Margaret Griffiths, Fabienne Pierre and Michael Braun meet Rep. John Lewis (D-GA).

What I Can Do: Advocating for Children

UNICEF USA supporter Fabienne Pierre shares why she is an advocate for children and inspires others to become an advocate, too.

My name is Fabienne Pierre and I am an advocate for children. My love for children is undeniable. Their unique sense of how the world works always amazes me. Their joy often reminds me to smile even through my own difficult seasons.

Oftentimes we forget the gravity of the difficulties children face around the world. Many would ask: “why should we care?” Well, as cliché as it sounds, children really are our future. A child from the smallest village in another country may very well grow up to become a community leader and important member of society. As adults it is our responsibility to provide all children with the necessary tools to succeed. It is also our responsibility to intercede and advocate for them when they are at risk of danger, when their basic needs are in jeopardy.

I have been fortunate to be a member of the New York City Congressional Action Team (CAT) since its inception in 2015. Spearheading the CAT was a perfect fit for me, as UNICEF and I share a passion: making sure our children are thriving so that they can become who they are destined to be. Advocacy serves as the means to achieve this goal. For me, advocacy means being a voice for others, being an agent for change in our community, and enabling others to become leaders so that they can hopefully become advocates as well. My favorite CAT memories center on training and working with students and fellow CAT members to meet with Members of Congress in Washington, DC.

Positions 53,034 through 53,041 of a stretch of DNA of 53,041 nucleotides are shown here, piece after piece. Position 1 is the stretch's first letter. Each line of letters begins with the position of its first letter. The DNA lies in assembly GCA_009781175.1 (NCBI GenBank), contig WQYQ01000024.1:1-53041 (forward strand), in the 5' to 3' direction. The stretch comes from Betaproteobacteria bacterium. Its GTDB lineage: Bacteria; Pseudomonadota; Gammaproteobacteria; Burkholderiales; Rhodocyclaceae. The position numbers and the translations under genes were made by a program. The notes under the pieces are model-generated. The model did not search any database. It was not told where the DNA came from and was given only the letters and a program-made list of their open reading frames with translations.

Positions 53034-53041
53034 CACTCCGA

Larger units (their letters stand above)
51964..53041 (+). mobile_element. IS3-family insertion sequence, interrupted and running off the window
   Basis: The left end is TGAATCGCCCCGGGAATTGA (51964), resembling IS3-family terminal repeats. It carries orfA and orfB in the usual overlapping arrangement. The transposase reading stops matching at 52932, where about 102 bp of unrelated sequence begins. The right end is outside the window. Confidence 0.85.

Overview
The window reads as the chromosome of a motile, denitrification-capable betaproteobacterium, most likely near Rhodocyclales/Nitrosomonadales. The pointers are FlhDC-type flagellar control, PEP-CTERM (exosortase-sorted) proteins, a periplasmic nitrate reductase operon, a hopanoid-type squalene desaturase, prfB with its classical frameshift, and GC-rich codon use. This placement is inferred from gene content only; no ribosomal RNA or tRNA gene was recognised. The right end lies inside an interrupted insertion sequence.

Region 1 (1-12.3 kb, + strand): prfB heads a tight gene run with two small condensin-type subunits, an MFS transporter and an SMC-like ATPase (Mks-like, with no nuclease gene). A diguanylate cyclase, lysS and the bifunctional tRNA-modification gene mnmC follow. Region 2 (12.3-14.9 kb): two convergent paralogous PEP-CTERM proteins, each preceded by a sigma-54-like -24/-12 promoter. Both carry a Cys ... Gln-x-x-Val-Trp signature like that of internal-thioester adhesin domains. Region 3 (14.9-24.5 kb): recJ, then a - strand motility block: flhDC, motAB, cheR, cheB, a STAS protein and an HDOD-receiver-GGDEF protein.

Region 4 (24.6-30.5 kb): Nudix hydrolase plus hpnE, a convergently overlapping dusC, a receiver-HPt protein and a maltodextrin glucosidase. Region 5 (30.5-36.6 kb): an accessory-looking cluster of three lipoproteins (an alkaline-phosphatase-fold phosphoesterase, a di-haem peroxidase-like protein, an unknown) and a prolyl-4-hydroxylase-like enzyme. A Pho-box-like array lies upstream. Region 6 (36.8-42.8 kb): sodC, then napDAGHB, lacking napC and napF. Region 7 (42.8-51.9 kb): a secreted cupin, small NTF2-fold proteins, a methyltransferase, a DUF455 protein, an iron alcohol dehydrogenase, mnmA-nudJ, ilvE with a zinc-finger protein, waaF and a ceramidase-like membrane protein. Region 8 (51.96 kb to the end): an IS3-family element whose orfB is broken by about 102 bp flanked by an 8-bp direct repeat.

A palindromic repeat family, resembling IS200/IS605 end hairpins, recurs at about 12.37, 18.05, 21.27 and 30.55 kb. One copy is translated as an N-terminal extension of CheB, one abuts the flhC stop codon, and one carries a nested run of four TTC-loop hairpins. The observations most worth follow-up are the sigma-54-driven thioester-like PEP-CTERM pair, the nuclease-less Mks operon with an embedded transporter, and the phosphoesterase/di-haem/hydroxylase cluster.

When it comes to children and their basic needs there's no party line. There's no distinction between Democrats or Republicans; bipartisanship is essential. I believe we can all agree that children have a right to have their basic needs fulfilled, and it's our job as adults to advocate for them.

UNICEF USA advocates Michael Braun (left) and Fabienne Pierre (right) meet Rep. Hakeem Jeffries (D-NY).

UNICEF USA advocates Michael Braun (left) and Fabienne Pierre (right) meet Rep. Hakeem Jeffries (D-NY).

In April, I had the opportunity to advocate for children around the world with fellow UNICEF supporters in Washington, D.C. I was able to meet with staff from Congressman Hakeem Jeffries’ office (D-NY-8) (who happens to be my representative), Senator Kirsten Gillibrand’s office (D-NY) and Congressman John Faso’s office (R-NY-19). The meetings on Capitol Hill deepened our relationships between our policy makers and us as constituents. Each meeting gave me the feeling that I was living out my purpose: to be a voice for the voiceless and a voice for children. However, the significance of Advocacy Day is not just about my feeling of being rewarded. Ultimately it’s about helping the 28 million children who have been uprooted by conflict or the estimated 5.5 million children who are victims of human trafficking. These statistics are heart-breaking and must be eliminated so our children have the opportunity to reach their full potential. As a UNICEF Next Generation member and New York City CAT Leader, this is why I advocate for children.